'95% Confidence': Ethereum Developers Pencil In July 2020 for Eth 2.0 Launch

Ethereum’s next system-wide upgrade, Eth 2.0, won’t launch in Q2 2020 as expected, but researchers remain confident the initial network parameters will deploy in 2020. Anything less would be considered a “failure,” they said.

AccessTimeIconFeb 6, 2020 at 10:15 p.m. UTC
Updated Sep 13, 2021 at 12:15 p.m. UTC

Ethereum’s next system-wide upgrade, Eth 2.0, won’t launch in Q2 2020 as expected, but researchers remain confident the initial network parameters will deploy in 2020. Anything less would be considered a “failure,” they said.

In an “Ask Me Anything” Reddit discussion held Wednesday, the Eth 2.0 team said the network won’t launch until three clients can run testnets consistently for a minimum of eight weeks. AMA participants included ethereum co-founder Vitalik Buterin and Eth 2.0 researchers Danny Ryan and Justin Drake.

"I have 95% confidence we will launch in 2020," Drake wrote.

Eth 2.0, the next iteration of the world’s leading smart-contract blockchain, promises higher transaction throughput and a new security model under Proof-of-Stake (PoS). Often called Serenity, Eth 2.0 has been in the works since ethereum’s launch in 2015 but has been slow to get off the ground due to the highly technical nature of the endeavor. 

The launch for Eth 2.0 was first slated for January 2020 and then an undisclosed date in Q2 2020. Developers are now eyeing the network’s fifth anniversary, July 30, 2020, for Eth 2.0’s debut.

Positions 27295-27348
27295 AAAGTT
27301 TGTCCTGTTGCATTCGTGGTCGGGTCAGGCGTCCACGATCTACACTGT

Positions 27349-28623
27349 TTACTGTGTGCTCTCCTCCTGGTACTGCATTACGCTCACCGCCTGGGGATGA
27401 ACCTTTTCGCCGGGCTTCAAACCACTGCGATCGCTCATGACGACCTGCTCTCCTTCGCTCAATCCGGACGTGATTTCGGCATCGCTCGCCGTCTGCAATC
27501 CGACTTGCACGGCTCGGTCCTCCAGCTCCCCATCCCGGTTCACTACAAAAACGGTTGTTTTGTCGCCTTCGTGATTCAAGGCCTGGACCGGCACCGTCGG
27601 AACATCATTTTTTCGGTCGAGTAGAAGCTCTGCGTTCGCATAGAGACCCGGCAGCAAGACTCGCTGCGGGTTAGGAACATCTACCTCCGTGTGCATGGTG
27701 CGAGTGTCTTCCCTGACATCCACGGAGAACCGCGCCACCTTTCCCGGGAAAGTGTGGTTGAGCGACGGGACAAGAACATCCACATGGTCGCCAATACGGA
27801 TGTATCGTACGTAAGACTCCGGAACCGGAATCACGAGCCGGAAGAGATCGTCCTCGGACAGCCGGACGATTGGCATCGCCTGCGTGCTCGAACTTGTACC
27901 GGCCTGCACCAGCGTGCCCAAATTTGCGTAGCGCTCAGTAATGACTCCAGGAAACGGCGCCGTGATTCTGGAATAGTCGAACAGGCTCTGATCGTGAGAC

“Phase 0 will certainly launch in 2020. Audits are out and testnets are getting stronger every week,” Ryan said in the discussion thread. “I don't see a reality in which Phase 0 does not launch in 2020.”

Ryan and Buterin said they believe Eth 2.0 could deploy Phase 0, the Beacon Chain, which acts as a general manager of Eth 2.0’s PoS system, on only two stable clients. Other Eth 2.0 researchers are opting for a more conservative approach, however.

At the time of ethereum’s debut in 2015, the Parity client launched after Geth, leading to the validator set swinging disproportionately toward the latter client, at an 80-20 tilt, Drake said. “Parity never managed to catch up with Geth,” he added.

Regardless of the launch date, Phase 0 and Phase 1 are 99 and 90 percent complete, respectively, Ryan said. Phase 1 will link ETH holders who have staked their assets to the Beacon Chain, joining the ribs to the backbone of the new network.

Third-party code audits and testnets – such as a lite client capable of being run on an Android smartphone demoed by Ethereum developer Nimbus on Tuesday – remain the outstanding tasks, Eth 2.0 researcher Diederik Loerakker said.

Spring cleaning

The coming months should also feature one major update for ethereum coin holders looking to participate in Eth 2.0’s launch: staking contracts.

As a PoS network, asset holders are rewarded for pledging their coin holdings to protect and validate the network. Eth 2.0 will require 32 ETH, currently valued around $6,400, to participate as a validator.

Contracts for staking ether (ETH) are under audit with an announcement expected this spring at a major ethereum event, Ryan said. The team said the number of validators could run into the millions with one researcher claiming up to 10 percent of ether’s supply, which has a current market cap of $23 billion, could be staked on Eth 2.0.

Finally, the Eth 2.0 team continues to examine how to package the current ethereum network, a Proof-of-Work (PoW) network, into Eth 2.0.

Dubbed “Eth 1.5”, two options have been proposed: transitioning Eth 1.x into “stateless clients,” as detailed in a December blog post from Buterin, or merging Eth 1.x into the Eth 2.0’s Beacon Chain “as is.”

In short, the current ethereum blockchain can either be trimmed into digital receipts proving the authenticity of old PoW transactions or Eth 1.x can work within Eth 2.0 through interoperability bridges until the new chain is fully built out.

As Buterin noted, the former option – digital receipts – seems to be “the way the wind is blowing.” Still, significant challenges remain such as the “technical viability” of stateless clients and the “megabyte-size blocks every 13 seconds that they would entail,” Buterin said.


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